Anthony Bradley fired off an opening salvo at the Acton Blog arguing that being missional is a new legalism. (It’s worth noting that Matt raised similar issues in his “Here Come the Radicals,” essay for CT.)
The combination of anti-suburbanism with new categories like “missional” and “radical” has positioned a generation of youth and young adults to experience an intense amount of shame for simply being ordinary Christians who desire to love God and love their neighbors (Matt 22:36-40). In fact, missional, radical Christianity could easily be called “the new legalism.” A few decades ago, an entire generation of Baby Boomers walked away from traditional churches to escape the legalistic moralism of “being good” but what their Millennial children received in exchange, in an individualistic American Christian culture, was shamed-driven pressure to be awesome and extraordinary young adults expected to tangibly make a difference in the world immediately. But this cycle of reaction and counter-reaction, inaugurated by the Baby Boomers, does not seem to be producing faithful young adults. Instead, many are simply burning out.
Why is Christ’s command to love God and neighbor not enough for these leaders? Maybe Christians are simply to pursue living well and invite others to do so according to how God has ordered the universe. An emphasis on human flourishing, ours and others, becomes important because it characterizes by a holistic concern for the spiritual, moral, physical, economic, material, political, psychological, and social context necessary for human beings to live according to their design. What if youth and youth adults were simply encouraged live in pursuit of wisdom, knowledge, understanding, education, wonder, beauty, glory, creativity, and worship in a world marred by sin, as Abraham Kuyper encourages in the book Wisdom and Wonder. No shame, no pressure to be awesome, no expectations of fame but simply following the call to be men and women of virtue and inviting their friends and neighbors to do the same in every area of life.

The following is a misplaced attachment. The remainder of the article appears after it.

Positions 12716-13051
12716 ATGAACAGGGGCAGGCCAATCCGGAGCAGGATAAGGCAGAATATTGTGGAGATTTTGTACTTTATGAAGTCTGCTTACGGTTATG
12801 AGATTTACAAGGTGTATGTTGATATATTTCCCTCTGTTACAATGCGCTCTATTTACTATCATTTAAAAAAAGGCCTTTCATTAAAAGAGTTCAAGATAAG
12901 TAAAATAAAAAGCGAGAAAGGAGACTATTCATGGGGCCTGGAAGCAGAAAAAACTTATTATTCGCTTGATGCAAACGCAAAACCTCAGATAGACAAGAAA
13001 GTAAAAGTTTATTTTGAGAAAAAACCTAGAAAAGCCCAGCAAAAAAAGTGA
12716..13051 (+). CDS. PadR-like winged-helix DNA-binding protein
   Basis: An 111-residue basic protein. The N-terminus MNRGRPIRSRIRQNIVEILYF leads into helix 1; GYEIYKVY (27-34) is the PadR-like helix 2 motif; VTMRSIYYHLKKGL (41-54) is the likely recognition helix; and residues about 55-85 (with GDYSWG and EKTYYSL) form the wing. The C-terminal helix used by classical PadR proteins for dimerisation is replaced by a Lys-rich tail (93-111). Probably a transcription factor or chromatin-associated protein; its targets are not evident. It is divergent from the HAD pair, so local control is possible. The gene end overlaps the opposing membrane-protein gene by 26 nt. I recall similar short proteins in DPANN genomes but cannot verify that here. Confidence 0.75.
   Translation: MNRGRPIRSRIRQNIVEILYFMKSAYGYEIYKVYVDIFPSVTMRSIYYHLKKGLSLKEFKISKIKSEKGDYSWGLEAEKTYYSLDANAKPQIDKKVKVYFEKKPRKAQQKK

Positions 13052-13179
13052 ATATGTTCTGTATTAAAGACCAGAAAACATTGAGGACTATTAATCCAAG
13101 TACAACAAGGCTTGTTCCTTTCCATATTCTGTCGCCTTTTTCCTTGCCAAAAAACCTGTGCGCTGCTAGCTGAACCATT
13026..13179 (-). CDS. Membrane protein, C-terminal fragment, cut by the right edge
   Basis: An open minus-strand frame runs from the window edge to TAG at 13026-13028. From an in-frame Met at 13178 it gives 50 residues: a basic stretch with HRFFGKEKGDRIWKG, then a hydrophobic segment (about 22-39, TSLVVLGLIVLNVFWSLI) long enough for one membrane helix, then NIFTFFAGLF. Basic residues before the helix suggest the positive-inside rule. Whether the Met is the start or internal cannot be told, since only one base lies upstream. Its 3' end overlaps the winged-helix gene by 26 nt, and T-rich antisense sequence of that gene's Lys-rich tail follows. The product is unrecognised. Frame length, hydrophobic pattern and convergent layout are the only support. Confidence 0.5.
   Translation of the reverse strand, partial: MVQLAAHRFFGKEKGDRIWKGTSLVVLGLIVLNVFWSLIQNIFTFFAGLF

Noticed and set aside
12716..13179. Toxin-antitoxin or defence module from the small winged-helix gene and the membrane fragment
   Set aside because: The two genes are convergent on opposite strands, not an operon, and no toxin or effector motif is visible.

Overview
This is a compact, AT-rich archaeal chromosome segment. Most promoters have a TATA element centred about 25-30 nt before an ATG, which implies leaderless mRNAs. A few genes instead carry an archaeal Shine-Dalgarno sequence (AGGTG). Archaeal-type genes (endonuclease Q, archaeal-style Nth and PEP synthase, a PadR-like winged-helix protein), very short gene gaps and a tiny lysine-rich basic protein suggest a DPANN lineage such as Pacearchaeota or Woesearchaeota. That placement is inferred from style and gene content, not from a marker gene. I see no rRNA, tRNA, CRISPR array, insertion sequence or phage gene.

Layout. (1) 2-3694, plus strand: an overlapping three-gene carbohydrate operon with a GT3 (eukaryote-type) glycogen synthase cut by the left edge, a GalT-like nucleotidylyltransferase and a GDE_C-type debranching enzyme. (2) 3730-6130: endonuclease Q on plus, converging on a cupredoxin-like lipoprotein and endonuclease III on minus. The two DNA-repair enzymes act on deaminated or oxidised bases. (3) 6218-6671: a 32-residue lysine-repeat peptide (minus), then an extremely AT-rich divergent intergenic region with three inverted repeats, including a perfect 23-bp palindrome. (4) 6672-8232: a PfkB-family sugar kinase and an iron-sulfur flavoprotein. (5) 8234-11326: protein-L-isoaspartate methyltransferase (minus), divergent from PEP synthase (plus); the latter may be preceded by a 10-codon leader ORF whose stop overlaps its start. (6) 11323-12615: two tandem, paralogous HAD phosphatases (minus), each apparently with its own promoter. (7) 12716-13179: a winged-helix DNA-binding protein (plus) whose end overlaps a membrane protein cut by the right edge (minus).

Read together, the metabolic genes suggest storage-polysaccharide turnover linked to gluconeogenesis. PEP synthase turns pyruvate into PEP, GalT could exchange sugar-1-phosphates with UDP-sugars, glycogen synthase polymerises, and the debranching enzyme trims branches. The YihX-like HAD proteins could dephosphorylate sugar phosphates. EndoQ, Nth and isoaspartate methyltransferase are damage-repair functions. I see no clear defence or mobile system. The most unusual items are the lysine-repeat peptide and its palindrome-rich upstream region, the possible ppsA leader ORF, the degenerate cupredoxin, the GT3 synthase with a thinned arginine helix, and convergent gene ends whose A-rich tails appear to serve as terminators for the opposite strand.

The editors at Fare Forward responded:
Yet some forms of cultural resistance should be universal, because some aspects of “normal” life in America are deeply unChristian. Bradley laments that “anti-suburban Christianity” has lead to this kind of legalism. But there are some things deeply unChristian, and deeply counter to even natural virtue, in the suburbs. Will Seath does a good job of laying those out in his article from the winter edition of Fare Forward. Bradley suggests that the anti-suburban Christians advocate for urbanism at the expense of the suburbs. But, as the buzz around Rod Dreher’s latest book on moving home demonstrates, a lot of the anti-suburban sentiment comes from people who support small town living just as much as from those who support city living. And the thing that unites the city and the country against the suburbs is the belief that the suburbs are not, as a matter of fact, ordinary, natural life, but a strange artificial construct that hinders ordinary live and ordinary relationships (see Seath for more).
The breakdown seems to be happening around the question of whether the American dream, life in the suburbs, etc. can be reconciled with Christian faith. One of the problems with the radical rhetoric–and Matt raised this in his piece for CT–is that the rhetoric functions in such a way that “normal” becomes synonymous with “sub-Christian.” Further muddying the waters is the fact that Scripture several times holds up a “normal” life as being a very good one. Dr. Bradley cited several texts in his initial post, but perhaps the most subversive text to cite for the new radical or missional crowds would be Jeremiah’s letter to the exile, a favorite amongst pro-city Christians. There God tells his people through Jeremiah to plant gardens, marry, and give their children in marriage. Find their good in the good of their neighbors. Biblically speaking, that sort of ordinary fidelity is “missional,” and the sooner we realize it the better because we’ll be able to excise that sort of rhetoric from our vocabulary and, one hopes, get on with having more substantive conversations.
The issue that needs to be sussed out and where we’ll find the strongest disagreement is how to port that scriptural idea of a “normal” life over to the modern United States. Here the best move to make will be setting aside the rhetoric of being “missional” or “radical” so as not to be distracted by the more foundational question of how to shape our modern American life in light of the norms of scripture. Scripture doesn’t demand that we be “radical” in the sense of throwing a dozen people into an inner-city home and calling ourselves “neo-monastics,” and if we act as if it does, then we are being legalistic and we’re doing real harm to the church, as Bradley says. That said, scripture does call us to community and it does tell us to steward God’s creation well. If the modern suburban life fails, its failure has nothing to do with being “missional” or “radical” and everything to do with these questions of community and stewardship.